BuzzFeed to Reduce Employee Pay, CEO to Forgo Salary Due to Coronavirus Pandemic

BuzzFeed will reduce its employees’ salaries between five to 25 percent for at least two months, BuzzFeed CEO Jonah Peretti announced on Wednesday

Jonah Peretti
BuzzFeed CEO Jonah Peretti at BuzzFeed's New York office in 2018. (Nicholas Hunt / Getty Images)

BuzzFeed will be reducing its employee pay between five to 25 percent for at least two months, BuzzFeed CEO Jonah Peretti announced in an internal memo to staffers on Wednesday.

“We’ve been monitoring the human and economic impact of the coronavirus and it’s clear we will see a major economic downturn in the next few months,” Peretti wrote in the memo, which was provided to TheWrap by a spokesperson. “In our own business we want to save as many jobs as possible, even at the expense of wages declining. We don’t know how long this will last but we want to move quickly to make sure our business remains sustainable and we will lift the program and reevaluate if things improve.”

The salary reductions, which will begin on April 1, will apply to employees in the U.S. making above $40,000 a year and will be tiered based on a person’s annual salary. For those making $40,000 to $64,900, salaries will be slashed by five percent. Employees making between $65,000 and $89,900 will receive a seven percent cut, while those in the $90,000 to $124,900 range will get a nine percent cut. BuzzFeed staffers with salaries between $125,000 and $169,900 will have an 11% cut, while those making between $170,000 and $224,900 will have a 12% cut.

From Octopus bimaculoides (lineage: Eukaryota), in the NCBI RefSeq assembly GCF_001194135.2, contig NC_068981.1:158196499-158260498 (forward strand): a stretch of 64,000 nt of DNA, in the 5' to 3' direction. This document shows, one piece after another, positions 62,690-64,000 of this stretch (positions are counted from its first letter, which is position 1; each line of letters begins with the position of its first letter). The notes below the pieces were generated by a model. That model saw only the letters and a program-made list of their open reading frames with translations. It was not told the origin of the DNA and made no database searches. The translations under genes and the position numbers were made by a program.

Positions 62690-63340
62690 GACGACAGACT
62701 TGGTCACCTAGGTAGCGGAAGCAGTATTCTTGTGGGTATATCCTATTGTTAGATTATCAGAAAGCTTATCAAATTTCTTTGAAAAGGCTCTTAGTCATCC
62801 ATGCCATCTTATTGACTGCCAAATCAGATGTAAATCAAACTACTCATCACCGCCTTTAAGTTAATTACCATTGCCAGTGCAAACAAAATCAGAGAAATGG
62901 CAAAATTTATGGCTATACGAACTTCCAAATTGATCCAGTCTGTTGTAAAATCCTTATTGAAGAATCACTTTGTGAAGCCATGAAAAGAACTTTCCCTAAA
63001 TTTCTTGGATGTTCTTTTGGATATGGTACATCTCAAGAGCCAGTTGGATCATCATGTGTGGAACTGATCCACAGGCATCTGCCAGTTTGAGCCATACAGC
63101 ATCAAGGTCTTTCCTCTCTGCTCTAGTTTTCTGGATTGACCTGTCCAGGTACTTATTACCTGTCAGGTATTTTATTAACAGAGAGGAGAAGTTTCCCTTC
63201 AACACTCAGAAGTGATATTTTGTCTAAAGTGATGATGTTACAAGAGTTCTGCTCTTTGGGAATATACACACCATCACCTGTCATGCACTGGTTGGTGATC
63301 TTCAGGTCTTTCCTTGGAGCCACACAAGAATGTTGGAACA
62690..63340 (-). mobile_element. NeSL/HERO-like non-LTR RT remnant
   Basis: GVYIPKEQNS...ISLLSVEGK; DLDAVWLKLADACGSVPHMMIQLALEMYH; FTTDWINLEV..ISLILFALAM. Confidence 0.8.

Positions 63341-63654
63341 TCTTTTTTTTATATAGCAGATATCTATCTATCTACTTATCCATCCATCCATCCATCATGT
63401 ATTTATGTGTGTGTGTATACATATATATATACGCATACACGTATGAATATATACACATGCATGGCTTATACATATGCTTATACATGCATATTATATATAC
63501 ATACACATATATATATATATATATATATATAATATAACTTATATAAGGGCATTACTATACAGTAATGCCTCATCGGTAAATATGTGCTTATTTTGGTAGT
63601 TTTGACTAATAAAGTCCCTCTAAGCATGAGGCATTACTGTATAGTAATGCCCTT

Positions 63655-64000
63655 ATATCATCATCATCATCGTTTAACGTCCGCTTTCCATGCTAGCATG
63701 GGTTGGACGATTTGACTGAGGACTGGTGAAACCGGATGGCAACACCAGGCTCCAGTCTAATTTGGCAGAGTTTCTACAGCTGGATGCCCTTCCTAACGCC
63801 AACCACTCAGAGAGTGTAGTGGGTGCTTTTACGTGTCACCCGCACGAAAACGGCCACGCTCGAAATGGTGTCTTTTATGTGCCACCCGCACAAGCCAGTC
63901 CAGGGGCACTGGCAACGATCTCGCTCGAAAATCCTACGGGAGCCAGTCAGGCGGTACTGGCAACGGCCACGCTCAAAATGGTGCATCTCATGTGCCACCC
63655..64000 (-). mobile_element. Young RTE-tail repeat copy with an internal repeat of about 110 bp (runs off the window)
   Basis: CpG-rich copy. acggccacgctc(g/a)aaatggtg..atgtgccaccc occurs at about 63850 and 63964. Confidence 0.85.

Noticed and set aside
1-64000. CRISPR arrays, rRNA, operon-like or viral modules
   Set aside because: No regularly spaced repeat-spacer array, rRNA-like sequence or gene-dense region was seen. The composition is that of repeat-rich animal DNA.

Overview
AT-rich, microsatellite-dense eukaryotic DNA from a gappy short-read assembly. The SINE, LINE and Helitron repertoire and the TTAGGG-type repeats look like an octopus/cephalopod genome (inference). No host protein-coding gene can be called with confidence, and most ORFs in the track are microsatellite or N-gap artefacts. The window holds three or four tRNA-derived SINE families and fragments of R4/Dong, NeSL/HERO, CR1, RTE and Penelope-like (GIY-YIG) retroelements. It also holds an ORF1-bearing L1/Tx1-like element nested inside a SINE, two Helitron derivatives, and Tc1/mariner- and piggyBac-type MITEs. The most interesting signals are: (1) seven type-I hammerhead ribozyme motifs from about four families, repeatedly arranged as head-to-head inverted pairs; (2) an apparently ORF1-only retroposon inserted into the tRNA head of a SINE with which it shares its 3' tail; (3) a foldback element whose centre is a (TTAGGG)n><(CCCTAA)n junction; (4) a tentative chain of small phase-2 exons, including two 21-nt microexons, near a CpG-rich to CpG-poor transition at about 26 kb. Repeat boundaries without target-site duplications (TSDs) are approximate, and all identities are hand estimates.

And on the highest end of salaries, employees who make above $225,000 will receive a 13% salary cut, while “purple executives” — the heads of the various BuzzFeed divisions like News, HR and Sales — will experience the highest cuts at 14-25%. Peretti himself will also be foregoing his salary entirely until the company is “on the other side of this crisis,” he wrote in the memo.

“This program will be applied to the majority of the company for April and May, and we will continue to review it on a monthly basis,” Peretti wrote. “We wanted to make sure that the lowest paid employees were least impacted, and leaders in the company making larger salaries took on more of the burden.”

While these pay cuts apply to the company’s U.S. employees, Peretti said that similar reductions would be rolled out in BuzzFeed’s international offices soon. Meanwhile, BuzzFeed’s contractors and freelancers will experience an 8% reduction in their rates, Peretti said.

There may be room for change in this pay reduction plan, however, as Peretti said that he will be meeting with the News Guild — a union that represents staff from BuzzFeed News and other media outlets — to share the plan and “invite them to participate in this or to propose a new plan that meets the same savings goal.” (The BuzzFeed News union said in a statement that it was glad the company was taking a “proactive approach and pursuing options to cut costs that don’t result in job losses.”)

“If the economy improves and our forecast improves, we will end the program and return to full compensation. If the economy worsens, this plan puts us in a better position to respond to the market and weather the changes,” Peretti wrote. “Please know that we didn’t come to this lightly, but as we operate through a major crisis as a more mature company, we have to put both the greater good and the long-term health of the company at the center of our decision-making process.”